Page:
“I said, ‘Great! This is a Harvard center. They’re obviously an honorable bunch,’ ” recalls one accomplished biologist on the panel, who spoke on condition of anonymity. What he didn’t know at the time, he says, was that the center has a history of conflicts of interest. Under founder John D. Graham, a Harvard professor and later administrator of the Office of Information and Regulatory Affairs in the George W. Bush White House, the center had solicited funding from companies whose business might be affected by its research. HCRA’s donors have included more than 100 corporations, including BPA producers Dow, Shell, and Germany-based BASF, as well as industry associations such as the American Chemistry Council.
“In the past, HCRA has acted very much like a product-defense group,” says David Michaels, a Clinton-era Energy Department official and author of the book Doubt Is Their Product. “In a 2000 study, paid for by AT&T Wireless, HCRA justified letting motorists talk on their cell phones by arguing that the added productivity outweighs the cost of accidents. Three years later, in a Harvard-funded study, the same researchers found that not to be true.” A more recent example: In 2005, the center published a study concluding that “government advisories on fish consumption and mercury may do more harm than good”; the lead researcher didn’t disclose that most of the study’s $500,000 in funding was underwritten by the United States Tuna Foundation.
Back in October 1991, in a letter to Philip Morris (obtained through the archives of tobacco-industry files released during litigation and maintained by the University of California, San Francisco), Graham demonstrated how HCRA could recast opposition to regulation as concern for the greater good. In the D.C. debate on fuel-efficiency standards, he noted, “We have urged consideration of the safety risks associated with smaller vehicles.” The letter concluded with an appeal for money and an offer of assistance. In an internal memo, a Philip Morris executive noted, “Depending on the ‘vibes’ you guys get when you meet Graham, I would also be in favor of PM becoming a contributor to the center.”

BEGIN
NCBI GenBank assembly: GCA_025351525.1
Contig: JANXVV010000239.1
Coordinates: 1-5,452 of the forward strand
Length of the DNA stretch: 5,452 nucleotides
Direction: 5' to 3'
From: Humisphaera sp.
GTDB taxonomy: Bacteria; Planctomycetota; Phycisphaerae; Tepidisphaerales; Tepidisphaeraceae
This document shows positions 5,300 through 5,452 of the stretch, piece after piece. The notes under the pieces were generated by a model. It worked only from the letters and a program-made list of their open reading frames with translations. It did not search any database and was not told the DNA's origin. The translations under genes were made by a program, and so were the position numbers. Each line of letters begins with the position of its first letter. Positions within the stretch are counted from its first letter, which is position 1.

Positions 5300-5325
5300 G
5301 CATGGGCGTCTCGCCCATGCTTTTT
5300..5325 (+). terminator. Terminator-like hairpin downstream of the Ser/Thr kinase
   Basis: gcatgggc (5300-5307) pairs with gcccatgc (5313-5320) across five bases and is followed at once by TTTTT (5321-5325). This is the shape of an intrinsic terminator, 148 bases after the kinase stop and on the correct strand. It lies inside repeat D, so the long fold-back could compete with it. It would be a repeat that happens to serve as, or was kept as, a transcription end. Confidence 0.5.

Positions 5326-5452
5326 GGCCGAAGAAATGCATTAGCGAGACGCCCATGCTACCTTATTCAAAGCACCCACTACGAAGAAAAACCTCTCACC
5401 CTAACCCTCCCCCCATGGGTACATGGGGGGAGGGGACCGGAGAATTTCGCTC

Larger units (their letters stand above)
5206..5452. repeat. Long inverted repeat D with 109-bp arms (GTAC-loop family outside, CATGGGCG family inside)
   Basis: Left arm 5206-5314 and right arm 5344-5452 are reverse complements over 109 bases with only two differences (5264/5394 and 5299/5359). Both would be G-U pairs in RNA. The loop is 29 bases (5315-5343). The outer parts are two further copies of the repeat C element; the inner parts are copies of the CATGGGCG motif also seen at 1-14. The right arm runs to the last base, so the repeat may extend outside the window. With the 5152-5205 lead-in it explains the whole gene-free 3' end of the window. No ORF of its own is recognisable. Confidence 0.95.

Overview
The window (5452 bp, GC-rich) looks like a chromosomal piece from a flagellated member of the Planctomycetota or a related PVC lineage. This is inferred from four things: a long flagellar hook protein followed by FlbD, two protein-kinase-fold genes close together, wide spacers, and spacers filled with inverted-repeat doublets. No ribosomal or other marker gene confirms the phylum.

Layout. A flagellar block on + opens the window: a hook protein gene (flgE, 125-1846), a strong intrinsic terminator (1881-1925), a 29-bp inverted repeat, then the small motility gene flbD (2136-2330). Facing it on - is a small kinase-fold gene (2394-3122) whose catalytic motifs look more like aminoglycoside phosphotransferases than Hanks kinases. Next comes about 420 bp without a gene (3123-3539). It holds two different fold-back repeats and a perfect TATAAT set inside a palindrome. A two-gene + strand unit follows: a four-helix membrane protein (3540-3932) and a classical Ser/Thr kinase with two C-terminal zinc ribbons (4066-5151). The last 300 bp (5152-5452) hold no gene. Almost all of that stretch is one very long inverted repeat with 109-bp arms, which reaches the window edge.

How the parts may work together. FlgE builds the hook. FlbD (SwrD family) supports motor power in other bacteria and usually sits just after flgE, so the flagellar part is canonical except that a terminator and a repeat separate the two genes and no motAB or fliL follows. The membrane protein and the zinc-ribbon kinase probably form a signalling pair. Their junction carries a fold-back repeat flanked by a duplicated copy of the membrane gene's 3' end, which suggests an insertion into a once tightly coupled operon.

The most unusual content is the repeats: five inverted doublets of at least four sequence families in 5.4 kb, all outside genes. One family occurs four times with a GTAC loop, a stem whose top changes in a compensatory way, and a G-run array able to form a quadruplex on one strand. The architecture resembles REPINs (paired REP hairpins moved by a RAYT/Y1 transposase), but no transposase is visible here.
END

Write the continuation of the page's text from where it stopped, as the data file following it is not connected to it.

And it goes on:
When it came to its BPA review, the Harvard center held several meetings of its panel between summer 2001 and 2002. But then the report languished for two years, during which time dozens of studies were released that strengthened the case against BPA, including a human study that linked the compound to ovarian cysts (a cause of infertility). None of those findings made it into the final report. Instead, the review, published in the journal Human and Ecological Risk Assessment in 2004, focused on Tyl’s research and a few other industry studies that downplayed BPA’s health concerns. The review concluded that there is “no consistent affirmative evidence of low-dose BPA effects.”
Several members of the 12-person panel didn’t feel comfortable with the conclusions. Four removed their names from the study. One of those scientists, Marvin Meistrich, says, “I disagreed with the way the final report was prepared.” After the panel’s last meeting, the Harvard center selected additional studies to include in its review — “ones that tended to demonstrate no effects,” says Meistrich. One panel member who did sign the report, Claude Hughes, turned around and less than a year later published a paper with vom Saal in Environmental Health Perspectives (the NIH’s premier journal) that refuted the Harvard center’s conclusions.
In the end, HCRA paid even the scientists who pulled their names from the review. The published paper’s acknowledgments thank them by name for their “helpful comments and guidance.” That, in itself, is a score for BPA’s defenders: These scientists have rare specialties that would be vitally important if BPA were to wind up in court. A judge could rule that they had a conflict of interest. “It’s fairly commonplace for companies facing tort suits to corner the market on experts, making it more difficult for the plaintiff to hire witnesses,” says Peter Nordberg, a toxic-tort lawyer at Berger & Montague in Philadelphia.
Through a spokesperson, George Gray, the acting director of the Harvard center at the time, declined to comment on the study. (Shortly after the HCRA review appeared, President George W. Bush appointed him assistant administrator of the EPA.) For its part, the Harvard School of Public Health distances itself from the center’s controversial past. “HCRA is a much different place since John Graham left [in 2001],” says assistant dean Robin Herman. Graham says that industry-funded studies at the center have always been subject to “rigorous quality-control procedures.”